The Dodgers waited three decades for a World Series game, and then their fans waited two seconds to transform into pure energy. They got that moment from a player who factored into exactly zero preseason predictions and forecasts, from a player who was as likely to be a part of Dodger Stadium history as Zach Lee, if he signs in 2023 as a free agent after a successful Mariners career.

The history started to bleed together with the present after one stinking pitch.


This brings us to Justin Turner, or, as I like to call him, “the old Chris Taylor.” He’s on the Dodgers’ roster through similar witchery, and he’s suddenly the most fearsome postseason hitter the game has ever seen, someone who benefits disproportionately from extra time to study his adversaries, it seems.

After 29 years, he’s the hero of the night, and what did it take? Oh, nothing, really. Just ...

  • Thirty teams passing on him five times or more in the 2006 Draft
  • The Reds trading him to the Orioles for a 33-year-old catcher
  • The Orioles designating him for assignment
  • The Mets giving up on him
  • The Dodgers being his hometown team, which convinced him to take a non-guaranteed minor-league deal, which is bananas for someone in that precarious of a career crossroads.
  • The Dodgers helping him reinvent himself
  • There was a wedding involved? Look, I don’t know ...

That’s what it took for Turner to be employed by the Dodgers on Oct. 24th, 2017. What it took for him to be the hero was the slow heat-death of the world.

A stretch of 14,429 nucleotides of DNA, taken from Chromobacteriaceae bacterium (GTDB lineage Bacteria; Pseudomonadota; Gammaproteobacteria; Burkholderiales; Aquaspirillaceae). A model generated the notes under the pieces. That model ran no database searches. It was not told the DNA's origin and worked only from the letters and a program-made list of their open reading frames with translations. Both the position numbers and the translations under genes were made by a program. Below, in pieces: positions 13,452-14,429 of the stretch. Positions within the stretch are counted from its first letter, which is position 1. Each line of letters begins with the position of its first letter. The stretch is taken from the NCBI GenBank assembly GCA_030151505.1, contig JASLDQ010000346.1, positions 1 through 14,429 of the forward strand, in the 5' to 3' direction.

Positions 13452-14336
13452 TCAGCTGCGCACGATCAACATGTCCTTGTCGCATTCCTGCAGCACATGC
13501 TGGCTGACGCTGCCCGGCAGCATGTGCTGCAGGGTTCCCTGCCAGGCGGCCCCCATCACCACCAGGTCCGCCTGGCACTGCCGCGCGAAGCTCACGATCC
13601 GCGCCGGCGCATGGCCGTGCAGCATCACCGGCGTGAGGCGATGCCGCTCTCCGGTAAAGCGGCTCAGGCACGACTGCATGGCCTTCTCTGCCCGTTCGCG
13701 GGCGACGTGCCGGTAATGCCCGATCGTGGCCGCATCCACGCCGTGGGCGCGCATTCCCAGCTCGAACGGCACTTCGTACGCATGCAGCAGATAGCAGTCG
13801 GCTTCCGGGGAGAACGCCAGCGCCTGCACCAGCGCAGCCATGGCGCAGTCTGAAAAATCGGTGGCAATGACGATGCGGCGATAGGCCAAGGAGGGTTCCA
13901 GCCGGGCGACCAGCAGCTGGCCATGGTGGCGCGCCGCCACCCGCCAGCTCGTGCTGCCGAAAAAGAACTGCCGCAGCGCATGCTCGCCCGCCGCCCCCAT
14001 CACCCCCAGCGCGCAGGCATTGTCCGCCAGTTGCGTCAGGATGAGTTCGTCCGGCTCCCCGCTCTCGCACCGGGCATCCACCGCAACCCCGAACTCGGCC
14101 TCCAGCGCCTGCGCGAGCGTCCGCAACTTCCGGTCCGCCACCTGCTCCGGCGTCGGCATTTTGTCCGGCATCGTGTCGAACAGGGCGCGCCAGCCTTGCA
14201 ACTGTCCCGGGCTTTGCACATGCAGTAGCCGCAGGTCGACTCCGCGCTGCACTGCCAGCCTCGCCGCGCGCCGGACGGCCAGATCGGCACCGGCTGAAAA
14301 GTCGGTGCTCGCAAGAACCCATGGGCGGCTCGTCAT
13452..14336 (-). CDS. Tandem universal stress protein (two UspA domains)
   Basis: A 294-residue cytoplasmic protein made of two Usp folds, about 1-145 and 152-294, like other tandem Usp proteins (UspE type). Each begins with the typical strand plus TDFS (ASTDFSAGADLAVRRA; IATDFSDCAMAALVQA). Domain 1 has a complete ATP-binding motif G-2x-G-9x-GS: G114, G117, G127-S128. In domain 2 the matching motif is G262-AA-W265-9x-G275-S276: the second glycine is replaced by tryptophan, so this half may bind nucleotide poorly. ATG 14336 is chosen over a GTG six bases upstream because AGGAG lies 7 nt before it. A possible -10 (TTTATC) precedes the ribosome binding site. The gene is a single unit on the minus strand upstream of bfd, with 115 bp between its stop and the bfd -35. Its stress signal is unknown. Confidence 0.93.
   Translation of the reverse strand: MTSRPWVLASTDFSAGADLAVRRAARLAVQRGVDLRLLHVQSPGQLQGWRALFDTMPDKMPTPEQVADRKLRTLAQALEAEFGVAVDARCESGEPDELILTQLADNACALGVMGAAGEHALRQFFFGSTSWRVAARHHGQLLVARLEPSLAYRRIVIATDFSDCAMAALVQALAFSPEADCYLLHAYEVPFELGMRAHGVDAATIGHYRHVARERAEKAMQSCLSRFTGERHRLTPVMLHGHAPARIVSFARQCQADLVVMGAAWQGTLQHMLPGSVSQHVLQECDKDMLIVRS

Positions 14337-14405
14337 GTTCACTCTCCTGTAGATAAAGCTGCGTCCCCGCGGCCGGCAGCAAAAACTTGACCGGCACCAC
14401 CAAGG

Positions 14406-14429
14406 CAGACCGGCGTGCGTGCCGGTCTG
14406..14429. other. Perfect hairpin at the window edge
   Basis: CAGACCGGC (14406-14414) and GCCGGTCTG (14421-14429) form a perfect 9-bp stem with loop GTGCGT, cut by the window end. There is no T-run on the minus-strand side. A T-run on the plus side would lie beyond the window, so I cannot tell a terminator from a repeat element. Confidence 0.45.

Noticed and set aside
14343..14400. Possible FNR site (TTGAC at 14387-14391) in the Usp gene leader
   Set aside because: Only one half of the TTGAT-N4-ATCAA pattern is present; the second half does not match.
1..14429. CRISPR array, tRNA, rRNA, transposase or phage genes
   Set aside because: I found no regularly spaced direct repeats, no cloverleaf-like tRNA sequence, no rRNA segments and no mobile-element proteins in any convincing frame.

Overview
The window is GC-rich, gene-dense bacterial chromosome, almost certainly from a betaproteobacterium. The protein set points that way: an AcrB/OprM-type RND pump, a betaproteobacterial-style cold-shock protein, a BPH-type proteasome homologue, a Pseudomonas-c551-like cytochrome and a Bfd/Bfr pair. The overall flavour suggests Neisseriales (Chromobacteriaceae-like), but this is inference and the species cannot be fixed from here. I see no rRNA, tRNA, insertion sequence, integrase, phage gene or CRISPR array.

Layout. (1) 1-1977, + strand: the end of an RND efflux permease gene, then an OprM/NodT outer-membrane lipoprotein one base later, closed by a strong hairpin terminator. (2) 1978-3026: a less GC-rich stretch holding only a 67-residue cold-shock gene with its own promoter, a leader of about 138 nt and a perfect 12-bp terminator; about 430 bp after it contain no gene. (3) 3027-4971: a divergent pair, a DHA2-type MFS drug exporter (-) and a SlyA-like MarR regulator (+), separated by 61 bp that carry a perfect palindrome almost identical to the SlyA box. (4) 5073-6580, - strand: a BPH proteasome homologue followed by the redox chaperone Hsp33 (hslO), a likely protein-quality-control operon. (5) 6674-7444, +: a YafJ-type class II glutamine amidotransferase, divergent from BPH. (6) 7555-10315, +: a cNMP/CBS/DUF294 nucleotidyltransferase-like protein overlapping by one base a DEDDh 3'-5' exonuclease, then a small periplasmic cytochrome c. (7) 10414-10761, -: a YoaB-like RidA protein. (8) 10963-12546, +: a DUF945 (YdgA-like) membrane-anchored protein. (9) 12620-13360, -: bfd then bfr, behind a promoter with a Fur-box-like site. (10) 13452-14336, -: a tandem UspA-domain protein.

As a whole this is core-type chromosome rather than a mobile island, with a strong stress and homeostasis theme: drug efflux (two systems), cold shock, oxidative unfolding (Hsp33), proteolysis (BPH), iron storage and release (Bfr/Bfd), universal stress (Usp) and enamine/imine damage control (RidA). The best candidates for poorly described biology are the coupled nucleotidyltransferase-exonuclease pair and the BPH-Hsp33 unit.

Because there were two outs, the heat may have changed the narrative from "Astros starter Dallas Keuchel escapes the inning with a 1-1 tie" to "Turner gives the Dodgers a 3-1 lead they never relinquished."

...

"When it's that hot here, the ball does travel a lot better," Turner added, "And if it's 10 degrees cooler, that's probably a routine fly ball in left field."

Nothing about Turner makes sense. Nothing about this situation made sense, none of it. The heat, Kershaw having to prove himself for some stupid reason, Taylor, the heat, Turner’s metamorphosis, the heat ... none of it.

And it makes you realize just how little sense all of that history made back then, back in the ‘60s and ‘70s and ‘80s. All of those transactions falling into place, like a big Rube Goldberg machine, all of the players who could have gone down one possible career path, but instead went down the path that led to shiny trophies in an old ballpark. Orel Hershiser was drafted in the 17th round of the 1979 draft, nine picks after Galdenio Noda. That’s absurd. It’s all absurd. But you’re here because some very specific monkeys decided to do it eight million years ago, so it all makes sense.

Turner is a fine entry into that legacy of nonsense. Which is another way of saying that he’s a fine entry into this Dodgers legacy of carefully curated majesty and success. They’re synonymous, really.

The Dodgers didn’t play in a World Series game for decades because of a surfeit of nonsense. Now they have a surplus, and it’s fitting in beautifully with the team’s history, where they bullied other teams and outplayed and outmaneuvered them.

They have a World Series win for the first time since Kershaw was ambulatory. They have a World Series win for the first time since Dodger Stadium became an old stadium with an old soul and stories to tell.

They have a World Series win. Now they just need three more, like the Indians last year. Just like the Royals the year before that. The rest of the story will matter very much to Dodgers fans. But before Game 2, it doesn’t mean much at all. They have a slice of history, and it took 29 years to get it. Savoring the hell out of it is recommended.